Stronghold for 1234yf is Crumbling – Part II – UnderhoodService

Stronghold for 1234yf is Crumbling – Part II

In this installment of a two-part editorial from, high refrigerant costs, the need for new plants and pending patent issues put the use of HFC-1234yf more and more into doubt.

An editorial from  

Note: to view Stronghold for 1234yf is Crumbling – Part I, click here.

Several issues concerning HFO1234yf Mobile Air Conditioning (MAC) systems have been summarised on the website of SAE international, as these were voiced at the Interior Climate Control Committee (ICCC) meeting held during the SAE 2010 World Congress on 13-15 April 2010. 1234yf “could be limited to OE installations, and perhaps fewer than anticipated”.

Undermining the EU MAC Directive
Studies discussed at the SAE meeting indicate that the 1234yf systems could also be run with R134a at similar performance levels and that work is being undertaken on using the same PAG oil with both refrigerants.

With R134a being much cheaper that 1234yf, this raises the issue of using R134a when servicing 1234yf systems, a practice that would be legal in the US, as it is legal to service systems with any refrigerant on the EPA’s SNAP (significant new alternatives policy) list, including R134a.

In Europe, retrofitting with R134a, although illegal under the MAC Directive, could still be a possibility in the servicing industry. Special fittings to avoid a re-fill with R134a will not be a solution as adapters “quickly find their way into the service shops”.

Refrigerant costs too high with unknown prospects
As the SAE confirms, long-standing objections have focused on the anticipated refrigerant cost, which the US Environmental Protection Agency (EPA) estimating initially at $45-50 lb for Original Equipment (OE) supplies. This is at least 15 times the refrigerant price for currently used refrigerant in car air-conditioners, R134.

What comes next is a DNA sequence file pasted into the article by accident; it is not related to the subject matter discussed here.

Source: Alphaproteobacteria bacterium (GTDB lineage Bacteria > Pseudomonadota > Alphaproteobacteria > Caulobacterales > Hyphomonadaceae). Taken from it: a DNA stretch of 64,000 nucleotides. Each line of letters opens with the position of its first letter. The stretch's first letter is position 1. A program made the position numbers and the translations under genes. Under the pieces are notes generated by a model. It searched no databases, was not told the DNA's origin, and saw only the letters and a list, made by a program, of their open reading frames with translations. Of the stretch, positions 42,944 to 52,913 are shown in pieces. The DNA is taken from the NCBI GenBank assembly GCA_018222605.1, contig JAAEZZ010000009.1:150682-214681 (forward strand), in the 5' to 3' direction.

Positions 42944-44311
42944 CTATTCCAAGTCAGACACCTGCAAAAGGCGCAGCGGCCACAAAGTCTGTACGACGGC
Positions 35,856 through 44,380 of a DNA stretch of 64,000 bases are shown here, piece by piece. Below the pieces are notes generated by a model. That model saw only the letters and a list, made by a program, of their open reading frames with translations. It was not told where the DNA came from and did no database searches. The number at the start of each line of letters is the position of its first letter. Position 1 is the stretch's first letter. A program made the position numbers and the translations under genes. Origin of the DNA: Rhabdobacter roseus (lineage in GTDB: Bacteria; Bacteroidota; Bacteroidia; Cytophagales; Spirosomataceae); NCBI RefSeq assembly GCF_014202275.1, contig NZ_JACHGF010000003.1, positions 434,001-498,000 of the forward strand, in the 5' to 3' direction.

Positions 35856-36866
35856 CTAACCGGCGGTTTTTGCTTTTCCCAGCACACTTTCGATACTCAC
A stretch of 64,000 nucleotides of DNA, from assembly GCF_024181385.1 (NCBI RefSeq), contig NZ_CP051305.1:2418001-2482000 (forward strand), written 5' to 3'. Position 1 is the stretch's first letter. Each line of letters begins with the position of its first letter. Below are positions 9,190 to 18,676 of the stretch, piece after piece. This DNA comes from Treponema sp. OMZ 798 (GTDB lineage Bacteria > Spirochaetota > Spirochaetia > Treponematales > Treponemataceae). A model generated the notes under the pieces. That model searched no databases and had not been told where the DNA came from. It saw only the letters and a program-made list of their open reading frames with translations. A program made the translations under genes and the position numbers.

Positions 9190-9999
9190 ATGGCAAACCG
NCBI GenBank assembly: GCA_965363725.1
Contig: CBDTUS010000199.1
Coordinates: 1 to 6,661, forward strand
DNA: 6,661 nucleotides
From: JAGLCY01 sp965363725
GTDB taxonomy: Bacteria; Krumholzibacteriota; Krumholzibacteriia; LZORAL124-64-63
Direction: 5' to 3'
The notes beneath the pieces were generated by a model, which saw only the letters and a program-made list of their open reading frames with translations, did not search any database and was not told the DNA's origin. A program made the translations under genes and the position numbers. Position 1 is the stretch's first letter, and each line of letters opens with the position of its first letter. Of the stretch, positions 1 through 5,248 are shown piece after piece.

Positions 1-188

The manufacturing of the refrigerant will require new plants, rather than conversion of existing facilities. Until these are put in place, the industry faces the problem of gaining acceptance for the refrigerant until production efficiencies and competition lower the cost closer to that of R134a.

As a matter of fact, no chemical company has built a new plant yet. Companies seemingly believe the market will be small, as plant construction reportedly takes about two years. The limited supply requirements apparently will be met from small "pilot plants," further exacerbating the cost and quality issue. Refrigerant purity from pilot plants has already caused trouble in terms of stability since the double bond molecule 1234yf is anything but stable.

Moreover, according to SAE, at least one leading refrigerant supplier, Arkema, is unwilling to committing to HFC-1234yf until all patent issues are resolved.

Other unresolved technical issues
Several technical issues remain unresolved for 1234yf:
• Flammability and Toxicity: Different system layouts (direct expansion, condenser side secondary loop and cabin side secondary loop) to address safety concerns will lead to different safety levels for the customer and a de-standardization in the industry.
•  Purity: At low impurities the instable double bond molecule decomposes in the loop hence creating acids, decomposing for example polymer joints etc.
• PAG oil: A new PAG oil is needed. If the actual PAG oil is mixed with 1234yf then stability and decomposition issues arise.
• Suitability for electric vehicles: Unlike CO2 which can provide for both cooling and heating, 1234yf cannot be used efficiently in heat pump systems of electric vehicles.

Toxicity concerns not alleviated
Already in 2008, a report by Honeywell (report no. WIL-447021) titled ‘An inhalation range-finding prenatal developmental toxicity study of HFO-1234yf in rabbits’ noted mortality and moribundity at exposure levels of 5,500 ppm and above, in contrast to the results of repeated dose toxicity studies in rodents with inhalation.

No Observable Adverse Effect Levels (NOAELs) well above 10,000 ppm HFO-1234yf and a rat developmental toxicity study with a NOAEL of 50,000 ppm. More recent test results, published in the January 2010 issue of ‘Toxicology and Applied Pharmacology’ as ‘Biotransformation of 2,3,3,3-tetrafluropropene (HFO-1234yf) in rabbits’ suggest a more intensive biotransformation of HFO-1234yf in rabbits as compared to rats.  


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